Amazon finally jumps into pharmacy business, Prime members set to get steeper discounts

Amazon finally jumps into pharmacy business, Prime members set to get steeper discounts

Dive Brief:

After years of speculation, Amazon finally announced Tuesday that it will sell and deliver prescription drugs on its online platform, Amazon Pharmacy.  
When paying without insurance, Prime members will be eligible for up to 80% off for generic drugs and 40% off brand-name medicines. 
The stocks of CVS Health and Walgreens took a hit in early trading following Tuesday’s statement. “The long-awaited launch promises to increase competition in the already competitive retail pharmacy industry,” SVB Leerink analysts said in a note following the news. 

Dive Insight:
Amazon is no stranger to disrupting industry, and this move is a direct competitive threat to retail pharmacy incumbents.
Over the years, the online retail giant has been making a slow march into the sector. 
Two years ago, Amazon purchased PillPack, a company that delivers prescription drugs in pre-sorted packs, mainly to customers who need multiple medications daily to manage chronic conditions.
In October 2017, a year before PillPack, it was discovered that Amazon was quietly gaining approval and licenses via various state pharmaceutical boards across the country to become a wholesale distributor of drugs — giving credence to the speculation that Amazon was attempting to carve out some space in the pharmaceutical sector, though its specific intent was unclear.  
The potential threat from Amazon helped spur the merger talks between CVS and health insurer giant Aetna, according to reports at the time.  
A move to disrupt yet another American business sector was not unimaginable. That same year in 2017, Amazon announced it was set to buy the upscale and health-focused grocer Whole Foods.
Tuesday’s announcement finally makes clear that Amazon wants to redefine how Americans get their prescription drugs.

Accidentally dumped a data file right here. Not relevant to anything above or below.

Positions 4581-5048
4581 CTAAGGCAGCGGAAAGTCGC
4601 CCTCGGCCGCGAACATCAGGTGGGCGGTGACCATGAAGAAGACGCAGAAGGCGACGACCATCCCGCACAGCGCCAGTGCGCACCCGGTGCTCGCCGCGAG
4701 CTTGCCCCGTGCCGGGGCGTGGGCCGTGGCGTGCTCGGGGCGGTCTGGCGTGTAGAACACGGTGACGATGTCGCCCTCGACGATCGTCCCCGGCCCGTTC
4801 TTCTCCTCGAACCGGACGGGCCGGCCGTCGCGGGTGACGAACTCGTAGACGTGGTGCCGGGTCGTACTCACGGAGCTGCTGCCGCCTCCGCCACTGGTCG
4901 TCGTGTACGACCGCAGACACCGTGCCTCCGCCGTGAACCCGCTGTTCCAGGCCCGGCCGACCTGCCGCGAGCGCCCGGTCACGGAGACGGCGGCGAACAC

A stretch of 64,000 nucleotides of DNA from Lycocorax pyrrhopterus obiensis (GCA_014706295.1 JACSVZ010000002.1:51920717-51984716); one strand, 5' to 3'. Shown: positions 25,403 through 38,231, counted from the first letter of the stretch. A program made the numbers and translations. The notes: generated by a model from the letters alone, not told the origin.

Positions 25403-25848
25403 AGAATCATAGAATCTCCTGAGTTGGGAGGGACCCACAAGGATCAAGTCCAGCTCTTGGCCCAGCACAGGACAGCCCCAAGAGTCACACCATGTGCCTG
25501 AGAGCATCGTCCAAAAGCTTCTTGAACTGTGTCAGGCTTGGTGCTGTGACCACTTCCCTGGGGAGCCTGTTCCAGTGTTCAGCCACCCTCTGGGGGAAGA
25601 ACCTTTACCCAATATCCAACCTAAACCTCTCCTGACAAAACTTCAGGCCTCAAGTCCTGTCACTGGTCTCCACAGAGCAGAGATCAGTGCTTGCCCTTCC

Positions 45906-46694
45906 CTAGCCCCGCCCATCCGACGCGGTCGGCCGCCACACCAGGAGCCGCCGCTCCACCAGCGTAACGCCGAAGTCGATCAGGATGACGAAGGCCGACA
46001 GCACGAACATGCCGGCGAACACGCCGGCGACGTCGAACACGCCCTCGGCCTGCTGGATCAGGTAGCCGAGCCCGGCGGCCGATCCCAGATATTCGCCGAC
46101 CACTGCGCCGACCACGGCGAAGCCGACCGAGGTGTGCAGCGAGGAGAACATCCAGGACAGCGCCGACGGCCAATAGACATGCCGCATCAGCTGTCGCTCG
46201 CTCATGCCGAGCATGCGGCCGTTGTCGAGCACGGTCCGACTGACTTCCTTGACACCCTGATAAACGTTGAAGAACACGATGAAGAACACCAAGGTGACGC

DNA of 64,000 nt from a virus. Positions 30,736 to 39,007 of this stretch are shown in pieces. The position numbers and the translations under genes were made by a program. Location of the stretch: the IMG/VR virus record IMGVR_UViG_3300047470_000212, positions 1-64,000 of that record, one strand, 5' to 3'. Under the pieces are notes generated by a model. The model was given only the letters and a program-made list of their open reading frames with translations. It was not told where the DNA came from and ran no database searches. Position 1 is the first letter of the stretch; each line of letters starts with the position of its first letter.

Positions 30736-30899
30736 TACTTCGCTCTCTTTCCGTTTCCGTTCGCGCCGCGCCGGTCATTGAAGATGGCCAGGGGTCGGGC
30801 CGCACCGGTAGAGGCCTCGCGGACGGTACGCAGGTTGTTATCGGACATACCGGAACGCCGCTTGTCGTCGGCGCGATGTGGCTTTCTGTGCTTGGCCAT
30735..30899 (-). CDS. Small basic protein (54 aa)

The move is also a challenge to GoodRx, a platform for helping people comparison shop for prescription drugs that went public in September, industry analyst Adam Fein noted on Twitter. Amazon Pharmacy will look to convert consumers to paying for drugs with cash, which would be truly disruptive to the sector, he said.

1/7At last! @amazon $AMZN finally gets serious #pharmacy it’s hedging bets by simultaneously (1) copying @goodrx $GDRX and (2) offering a truly disruptive optionFollowing tweets explain Amazon’s moves w/in context of crazy US drug channel
— Adam J. Fein (@DrugChannels) November 17, 2020

Transparency will be an important focus of the Amazon Pharmacy venture, a likely nod to how complex and opaque prescription drug pricing is in the U.S. Amazon said it wants shoppers to be able to easily compare prices and shop for the lowest option available.
Here’s a key distinction in how Amazon Pharmacy will operate: “Before checking out customers can compare their insurance co-pay, the price without insurance, or the available savings with the new Prime prescription savings benefit to choose their lowest price option,” Amazon said. 
A previously vexing problem for patients was that sometimes prescription drugs would be cheaper using cash, or without using insurance coverage. But pharmacists were sometimes barred from alerting patients to the discrepancy due to “gag clauses.” In 2018, Congress passed a bill to ban gag clauses in certain plans. 
Amazon Pharmacy shoppers will be able to input their insurance information and their clinicians will be able to send prescription information directly to the Amazon Pharmacy. 
“We designed Amazon Pharmacy to put customers first — bringing Amazon’s customer obsession to an industry that can be inconvenient and confusing,” TJ Parker, vice president of Amazon Pharmacy, said in a statement.
Prime Members will be able to leverage the discounted prices at 50,000 participating pharmacy locations in addition to the online platform. InsideRx, a subsidiary of Evernorth (formerly Express Scripts), will manage the savings benefit, according to Amazon.

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